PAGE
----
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GRE Psychology: Memory

Subjects : gre, psychology
Instructions:
  • Answer 50 questions in 15 minutes.
  • If you are not ready to take this test, you can study here.
  • Match each statement with the correct term.
  • Don't refresh. All questions and answers are randomly picked and ordered every time you load a test.

This is a study tool. The 3 wrong answers for each question are randomly chosen from answers to other questions. So, you might find at times the answers obvious, but you will see it re-enforces your understanding as you take the test each time.
1. Knowing a fact






2. Memory is reconstructive rather than rote - People are more likely to remember ideas/semantics more than details/grammar






3. Termed icon for brief visual memory






4. Knowing something without being aware of knowing it 'HM' --> cannot remember anything he did






5. Memory cues that aid learning and recall (e.g. OCEAN for the Big Five factors of personality...)






6. General knowledge of the world






7. Anything one might recall is easily recognized - multiple-choice test is easier than essay test






8. Decay (or trace) and interference theory






9. Temporary - seconds or minutes - largely auditory - items coded phonologically - 7+/- 2 capacity - chunking - subjective to interference and inhibition






10. On the verge of retrieval






11. Recall begins with task Ex: fill-in-the-blank' test






12. Patient 'HM' lesion of hippocampus - remembered things before surgery - STM intact - but could not store new LTMs (anterograde amnesia)






13. Serial learning Serial-anticipation learning Paired-associate learning Free-recall learning






14. Memory of traumatic events altered by event and by the phrasing of questions (e.g. 'how fast were the cars going when they crashed' vs 'what was the rate of the cars upon impact'); relevant in law-psychology such as witness testimony






15. Acoustic dissimilarity - semantic dissimilarity - brevity - familiarity - concreteness - meaning - importance to subject






16. Coined by Neisser - --> brief visual memory that lasts about one second






17. Allan Paivio - items better remembered if encoded both visually and semantically (icons/images+understanding)






18. Measures how much info remains in LTM (information retention) by assessing how long it takes to learn something the second time






19. Disrupting information that was learned after new items were presented






20. By studying sea slug Aplysia - similar ideas to Donald Hebb involving synaptic and neural pathway changes in memory; young chicks brains are altered with learning and memory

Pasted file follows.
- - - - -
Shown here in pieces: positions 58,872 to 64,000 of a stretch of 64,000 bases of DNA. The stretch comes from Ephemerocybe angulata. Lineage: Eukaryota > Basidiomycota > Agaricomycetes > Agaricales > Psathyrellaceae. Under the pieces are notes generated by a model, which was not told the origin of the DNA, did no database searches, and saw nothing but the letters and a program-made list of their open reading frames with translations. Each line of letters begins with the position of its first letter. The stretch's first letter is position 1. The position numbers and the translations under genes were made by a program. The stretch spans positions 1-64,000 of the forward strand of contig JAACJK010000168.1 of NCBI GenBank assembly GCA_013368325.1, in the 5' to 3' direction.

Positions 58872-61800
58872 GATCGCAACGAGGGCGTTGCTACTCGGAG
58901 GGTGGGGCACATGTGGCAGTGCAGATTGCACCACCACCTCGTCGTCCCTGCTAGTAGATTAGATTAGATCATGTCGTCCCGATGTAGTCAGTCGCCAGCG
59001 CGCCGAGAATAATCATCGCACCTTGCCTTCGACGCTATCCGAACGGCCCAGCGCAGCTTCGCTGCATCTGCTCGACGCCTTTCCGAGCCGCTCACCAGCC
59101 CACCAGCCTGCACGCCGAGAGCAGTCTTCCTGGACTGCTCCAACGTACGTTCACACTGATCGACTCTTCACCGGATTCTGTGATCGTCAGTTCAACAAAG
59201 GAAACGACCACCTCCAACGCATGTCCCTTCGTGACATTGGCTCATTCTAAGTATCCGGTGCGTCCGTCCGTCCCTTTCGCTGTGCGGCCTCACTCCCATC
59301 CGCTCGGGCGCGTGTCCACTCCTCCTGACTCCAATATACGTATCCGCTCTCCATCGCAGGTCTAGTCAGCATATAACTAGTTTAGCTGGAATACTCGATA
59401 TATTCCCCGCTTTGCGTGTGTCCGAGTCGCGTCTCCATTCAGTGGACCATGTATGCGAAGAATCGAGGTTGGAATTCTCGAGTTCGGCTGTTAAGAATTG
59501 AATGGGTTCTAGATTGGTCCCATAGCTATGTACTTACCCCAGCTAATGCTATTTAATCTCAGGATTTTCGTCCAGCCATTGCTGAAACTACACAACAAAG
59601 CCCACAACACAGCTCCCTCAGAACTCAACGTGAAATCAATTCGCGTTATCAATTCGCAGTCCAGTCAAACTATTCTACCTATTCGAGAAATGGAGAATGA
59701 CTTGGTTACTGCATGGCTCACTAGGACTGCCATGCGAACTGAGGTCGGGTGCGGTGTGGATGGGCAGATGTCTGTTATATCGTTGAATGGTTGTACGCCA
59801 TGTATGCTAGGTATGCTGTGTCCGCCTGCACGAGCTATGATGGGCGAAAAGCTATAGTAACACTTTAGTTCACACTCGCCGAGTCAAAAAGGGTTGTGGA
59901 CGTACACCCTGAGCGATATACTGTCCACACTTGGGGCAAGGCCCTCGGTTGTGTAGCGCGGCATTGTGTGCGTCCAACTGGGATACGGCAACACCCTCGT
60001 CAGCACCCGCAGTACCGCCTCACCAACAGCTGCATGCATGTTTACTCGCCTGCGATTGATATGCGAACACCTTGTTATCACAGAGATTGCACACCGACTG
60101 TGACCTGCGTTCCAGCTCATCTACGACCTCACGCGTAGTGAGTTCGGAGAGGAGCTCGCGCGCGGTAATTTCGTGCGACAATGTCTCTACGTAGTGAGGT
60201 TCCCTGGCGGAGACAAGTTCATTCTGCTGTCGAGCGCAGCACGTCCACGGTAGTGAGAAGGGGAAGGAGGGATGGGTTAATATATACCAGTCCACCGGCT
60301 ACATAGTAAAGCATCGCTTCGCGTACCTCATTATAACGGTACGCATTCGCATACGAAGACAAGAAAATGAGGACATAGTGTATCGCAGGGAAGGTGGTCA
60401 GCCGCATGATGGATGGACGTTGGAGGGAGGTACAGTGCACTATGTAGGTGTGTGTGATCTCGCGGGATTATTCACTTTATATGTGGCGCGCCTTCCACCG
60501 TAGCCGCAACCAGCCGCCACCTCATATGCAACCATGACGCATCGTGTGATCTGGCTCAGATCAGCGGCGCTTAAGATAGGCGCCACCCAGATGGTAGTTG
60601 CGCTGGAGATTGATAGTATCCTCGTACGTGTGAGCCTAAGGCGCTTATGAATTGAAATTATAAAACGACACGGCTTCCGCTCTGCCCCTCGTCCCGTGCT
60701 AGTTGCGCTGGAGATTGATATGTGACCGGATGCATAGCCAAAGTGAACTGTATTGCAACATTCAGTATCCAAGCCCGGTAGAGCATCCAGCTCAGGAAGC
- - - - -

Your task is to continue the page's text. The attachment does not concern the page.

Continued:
21. Primary and recency effects






22. Knowing how to do something






23. Sensory memory for auditory sensations






24. Photographic memory - more common in children and rural






25. Subjects more easily state the order of two items far apart on the list than two items close together - Comparing 7 & 597 vs. comparing 133 vs. 136






26. Dual code hypothesis






27. Used when studying foreign languages - we pair that language word with English word






28. STM capacity of 72






29. Tendency to recall pursued but incomplete tasks better than completed ones - Students who suspend their study - during which they do unrelated activities (such as studying unrelated subjects or playing games) - will remember material better than stud






30. Disrupting information that was learned prior to new items were presented






31. When subjects are exposed to bright flash or new pattern before the iconic image fades - the 1st image will be erased






32. Key to transferring items to LTM; primary (maintenance) rehearsal - secondary (elaborative) rehearsal






33. Ebbinghaus - sharp drop in savings immediately after learning then levels off downwards; but some psychologists doubt generalization from nonsense syllables






34. LTM is subject to...material is easier to be remembered if retrieved in same context as learning/storage






35. Forgetting curve; lists of nonsense syllables to study STM






36. The first and last few items learned are easiest to remember. first items are due to the benefit of most rehearsal and exposure. last item is easy to remember because there has been less time for decay






37. Learning and recall depend on depth of processing; from most superficial phonological (pronunciation) to deep semantic level - the deeper the easier to learn and recall






38. A list of items is learned - and then must be recalled in any order with no cue.






39. Measured through presenting subjects with items they are not supposed to try to memorize - then test for learning






40. Grouping items can increase STM capacity






41. The way behaviourists explain memory; one item learned with - then cues the recall of - another






42. Tendency to group similar items in memory whether learned together or not - often into conceptual or semantic hierarchies






43. Knowing something and being consciously aware of knowing it - such as knowing a fact






44. Temporary memory needed to perform the task that someone is working on at that moment






45. Similar to serial learning but asked to recall one item at a time






46. Organizing and understanding material to transfer to LTM






47. Requires subjects to recognize things learned in the past - Multiple choice test






48. Forgetting theory - memories fade with time






49. Memory involves changes in synpases and neural pathways to make a memory tree






50. Recollections that seem burned into memory - especially traumatic ones